By Indrajit Bose, Third World Network (TWN)
Climate change is increasingly making its impact felt worldwide. Everyone is suffering, but the poor in the developing world is bearing the brunt of the impacts. It is not fair that those who did not contribute to the problem of climate change are suffering the most, and sometimes even paying with their lives. The developed world, historically responsible for causing climate change must own responsibility and fulfil longstanding commitments to reduce emissions and provide developing countries the means—finance, technology, capacity building—to deal with climate change.
Under the Paris Agreement on climate change countries agreed to climate action via nationally determined contributions (NDCs). Developed countries have been mandated to help developing countries with the means to achieve their climate goals. However, they have reneged on their commitments time and again. This cannot continue.
The Green Climate Fund is going through its first formal replenishment in 2019, after which a needs assessment of developing countries and a new collective goal on finance is to be agreed. Calls for ambitious goals must be accompanied by calls for ambitious support to developing countries who are facing overriding social and environmental challenges. While climate action is urgent, support to developing countries for such action is even more urgent.
Cyclone Idai, which devastated Mozambique, Zimbabwe and Malawi in March 2019, is yet another reminder of the catastrophic impacts of climate change. Lives lost, infrastructure destroyed and survivors grappling with the trail of destruction left behind by the cyclone in camps and shelters — a disturbing pattern following such events.
Climate-induced events—heatwaves and drought, tropical storms, floods, extreme rainfall, cold and snow, wildfires—appear to have become the norm. Twenty of the warmest years on record have occurred in the past 22 years, with the top four in the past four years. [fn] World Meteorological Organization (2019). [/fn] Extreme weather events and slow-onset events like sea-level rise and glacial retreat threaten ecosystems—together, these have ravaged people’s lives and livelihoods. All this is happening as the global average temperature has increased just 1°C above pre-industrial levels due to human activities.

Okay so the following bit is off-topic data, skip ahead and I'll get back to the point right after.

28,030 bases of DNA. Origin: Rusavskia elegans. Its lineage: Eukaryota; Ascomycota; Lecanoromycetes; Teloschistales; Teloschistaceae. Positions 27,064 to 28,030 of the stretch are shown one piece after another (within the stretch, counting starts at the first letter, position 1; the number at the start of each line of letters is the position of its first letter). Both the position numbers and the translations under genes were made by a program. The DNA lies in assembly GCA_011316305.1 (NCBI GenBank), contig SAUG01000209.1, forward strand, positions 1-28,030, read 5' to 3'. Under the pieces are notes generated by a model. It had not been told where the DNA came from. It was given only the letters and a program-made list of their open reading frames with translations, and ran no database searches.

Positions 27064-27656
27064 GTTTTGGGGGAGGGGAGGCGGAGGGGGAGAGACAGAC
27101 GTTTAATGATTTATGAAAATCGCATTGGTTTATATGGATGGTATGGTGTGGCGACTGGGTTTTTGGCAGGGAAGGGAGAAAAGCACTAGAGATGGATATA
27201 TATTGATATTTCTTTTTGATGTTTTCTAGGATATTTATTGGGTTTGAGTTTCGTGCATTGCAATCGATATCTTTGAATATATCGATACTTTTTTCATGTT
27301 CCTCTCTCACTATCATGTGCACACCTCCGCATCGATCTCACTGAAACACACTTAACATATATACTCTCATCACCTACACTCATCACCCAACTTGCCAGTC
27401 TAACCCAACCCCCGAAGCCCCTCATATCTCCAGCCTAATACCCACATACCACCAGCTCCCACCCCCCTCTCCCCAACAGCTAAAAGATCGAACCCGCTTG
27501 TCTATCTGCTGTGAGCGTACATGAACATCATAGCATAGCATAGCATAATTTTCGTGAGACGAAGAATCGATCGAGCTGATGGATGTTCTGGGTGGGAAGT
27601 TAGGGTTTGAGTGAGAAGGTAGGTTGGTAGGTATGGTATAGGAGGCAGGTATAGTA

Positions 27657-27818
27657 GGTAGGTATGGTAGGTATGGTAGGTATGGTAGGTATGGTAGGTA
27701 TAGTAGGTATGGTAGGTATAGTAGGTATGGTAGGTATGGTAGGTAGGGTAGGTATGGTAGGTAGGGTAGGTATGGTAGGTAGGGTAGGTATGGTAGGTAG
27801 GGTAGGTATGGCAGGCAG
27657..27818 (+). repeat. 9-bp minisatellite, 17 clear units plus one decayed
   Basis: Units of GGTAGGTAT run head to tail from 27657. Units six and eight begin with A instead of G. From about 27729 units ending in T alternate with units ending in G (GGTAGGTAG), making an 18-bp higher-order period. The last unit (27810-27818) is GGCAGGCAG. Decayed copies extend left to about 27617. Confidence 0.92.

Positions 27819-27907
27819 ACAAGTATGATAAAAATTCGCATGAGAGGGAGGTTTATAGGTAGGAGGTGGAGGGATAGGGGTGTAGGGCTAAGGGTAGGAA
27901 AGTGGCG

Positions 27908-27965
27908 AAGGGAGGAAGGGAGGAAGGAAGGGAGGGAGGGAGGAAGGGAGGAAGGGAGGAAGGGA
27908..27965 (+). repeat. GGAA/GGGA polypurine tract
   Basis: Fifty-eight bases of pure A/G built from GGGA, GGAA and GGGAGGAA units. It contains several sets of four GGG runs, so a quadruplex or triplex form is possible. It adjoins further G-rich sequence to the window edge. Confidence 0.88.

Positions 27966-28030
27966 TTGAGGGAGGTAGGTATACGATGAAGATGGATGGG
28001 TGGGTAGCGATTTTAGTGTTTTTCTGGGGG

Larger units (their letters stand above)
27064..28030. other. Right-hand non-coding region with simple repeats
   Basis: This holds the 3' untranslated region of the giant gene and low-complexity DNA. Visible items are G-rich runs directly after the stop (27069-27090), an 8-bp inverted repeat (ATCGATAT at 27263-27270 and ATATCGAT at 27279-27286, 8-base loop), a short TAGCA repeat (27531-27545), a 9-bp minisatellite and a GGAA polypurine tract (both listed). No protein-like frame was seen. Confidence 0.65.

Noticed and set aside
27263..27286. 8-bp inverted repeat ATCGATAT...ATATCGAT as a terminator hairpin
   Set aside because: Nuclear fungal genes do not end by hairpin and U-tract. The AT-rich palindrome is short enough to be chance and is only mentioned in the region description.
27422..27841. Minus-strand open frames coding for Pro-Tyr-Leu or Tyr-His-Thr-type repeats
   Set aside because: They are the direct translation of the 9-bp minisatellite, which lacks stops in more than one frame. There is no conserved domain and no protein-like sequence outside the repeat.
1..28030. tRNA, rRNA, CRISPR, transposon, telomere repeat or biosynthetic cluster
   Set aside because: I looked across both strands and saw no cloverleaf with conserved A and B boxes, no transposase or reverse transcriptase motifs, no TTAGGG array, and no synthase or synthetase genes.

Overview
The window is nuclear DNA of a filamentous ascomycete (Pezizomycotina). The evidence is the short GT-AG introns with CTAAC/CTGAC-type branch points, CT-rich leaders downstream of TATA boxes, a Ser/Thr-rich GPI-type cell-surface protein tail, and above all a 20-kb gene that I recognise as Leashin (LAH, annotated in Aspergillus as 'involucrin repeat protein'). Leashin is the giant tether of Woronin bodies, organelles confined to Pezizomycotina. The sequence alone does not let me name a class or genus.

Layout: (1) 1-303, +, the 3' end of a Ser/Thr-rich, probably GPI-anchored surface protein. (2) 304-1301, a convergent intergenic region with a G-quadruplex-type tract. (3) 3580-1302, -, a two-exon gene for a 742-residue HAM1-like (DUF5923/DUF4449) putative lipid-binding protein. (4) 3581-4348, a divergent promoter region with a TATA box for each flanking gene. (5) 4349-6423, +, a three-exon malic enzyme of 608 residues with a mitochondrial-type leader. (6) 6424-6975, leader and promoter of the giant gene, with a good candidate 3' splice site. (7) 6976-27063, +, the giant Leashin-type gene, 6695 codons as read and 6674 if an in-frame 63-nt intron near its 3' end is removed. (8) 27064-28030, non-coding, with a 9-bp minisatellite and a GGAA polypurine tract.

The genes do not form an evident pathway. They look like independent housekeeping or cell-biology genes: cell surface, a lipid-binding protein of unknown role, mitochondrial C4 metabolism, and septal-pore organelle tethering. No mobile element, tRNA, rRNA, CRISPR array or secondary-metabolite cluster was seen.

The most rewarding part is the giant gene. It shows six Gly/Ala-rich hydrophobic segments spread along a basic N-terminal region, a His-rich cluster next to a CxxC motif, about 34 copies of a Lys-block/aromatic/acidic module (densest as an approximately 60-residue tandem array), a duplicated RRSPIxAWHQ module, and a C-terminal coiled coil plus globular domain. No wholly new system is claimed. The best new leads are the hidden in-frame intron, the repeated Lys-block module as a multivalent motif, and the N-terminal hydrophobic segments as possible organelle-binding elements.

The future looks very bleak.
According to the 2018 Special Report on 1.5°C (SR15) by the Intergovernmental Panel on Climate Change (IPCC): “Warming from anthropogenic emissions from the pre-industrial period to the present will persist for centuries to millennia and will continue to cause further long-term changes in the climate system, such as sea level rise, with associated impacts.” [fn] IPCC (2018), p. 7. [/fn] It adds:
…temperature extremes on land are projected to warm up more than GMST [global mean surface temperature] … extreme hot days in mid-latitudes warm by up to about 3°C at global warming of 1.5°C and about 4°C at 2°C, and extreme cold nights in high latitudes warm by up to about 4.5°C at 1.5°C and about 6°C at 2°C …. The number of hot days is projected to increase in most land regions, with highest increases in the tropics …. [fn] Ibid, p. 9. [/fn]
The Fifth Assessment Report by the IPCC, released in 2014, noted that major future impacts are expected on water availability and supply, food security and agriculture; poverty reduction will become even more difficult; and new poverty traps will be created. [fn] IPCC (2014). [/fn]
The future these reports warn about is not very distant. According to SR15, global warming is likely to reach 1.5°C between 2030 and 2052 if it continues to increase at the current rate. [fn] IPCC (2018). [/fn]
Who is responsible?
The scientific community has established that the bulk of the temperature increase is due to historical emissions of developed countries who have attained their current levels of development through carbon-intensive growth since the pre-industrial period. And yet, the poor—especially in the developing world are paying with losses, and their lives, for something that they have not caused and contributed to.
To prevent catastrophic climate change, the world signed on to the United Nations Framework Convention on Climate Change (UNFCCC) in 1992. This recognized that equity should be the bedrock of climate action, and that developed countries must take the lead in reducing greenhouse gas emissions and help developing countries with finance, technology transfer and capacity building so that they do not follow the carbon-intensive model of the developed world. However, the gap in the means of implementation needed to achieve sustainable, low-carbon development has not been filled. Regarding subsequent agreements under the Convention—Kyoto Protocol in 1997 and Paris Agreement in 2015—several developed countries reneged on their Kyoto commitments and some have pulled out entirely.
As far as the Paris Agreement is concerned, the world at present awaits its implementation, the rules of which were finalized in December 2018, even as the USA announced its intention to withdraw from the agreement and not fulfil its finance pledges. Under the Paris Agreement, countries have submitted their action plans for climate change, called Nationally Determined Contributions (NDCs). Finance continues to remain among the biggest needs and gaps in the fulfilment of the NDCs.
Growing needs and unmet commitments
The needs of developing countries to reduce emissions, adapt to the drastic changes are ever increasing. Add to that the burden of loss and damage, the permanent damage from events such as Cyclone Idai.
Although estimates vary, they all point to growing costs to meet the climate burden. According to one study, adaptation costs could reach US$ 140-300 billion a year by 2025-2030 and by 2050, climate change costs could exceed USD 1 trillion a year, even if global average temperature is contained to below 2°C. [fn] Climate Change Finance Unit, Department of Economic Affairs, Ministry of Finance, Government of India (2018). [/fn] According to SR15, more than US$ 2.38 trillion would need to be invested annually in mitigation to stay well below 2°C. [fn] IPCC (2018). [/fn]
Just the finance needs of developing countries in the NDCs amount to about US$ 4 trillion. [fn] Climate Change Finance Unit, Department of Economic Affairs, Ministry of Finance, Government of India (2018). [/fn] Of the NDCs presented, 86 percent of developing countries referred to the need for international support to fulfil their NDCs. [fn] Green Climate Fund (2019). [/fn]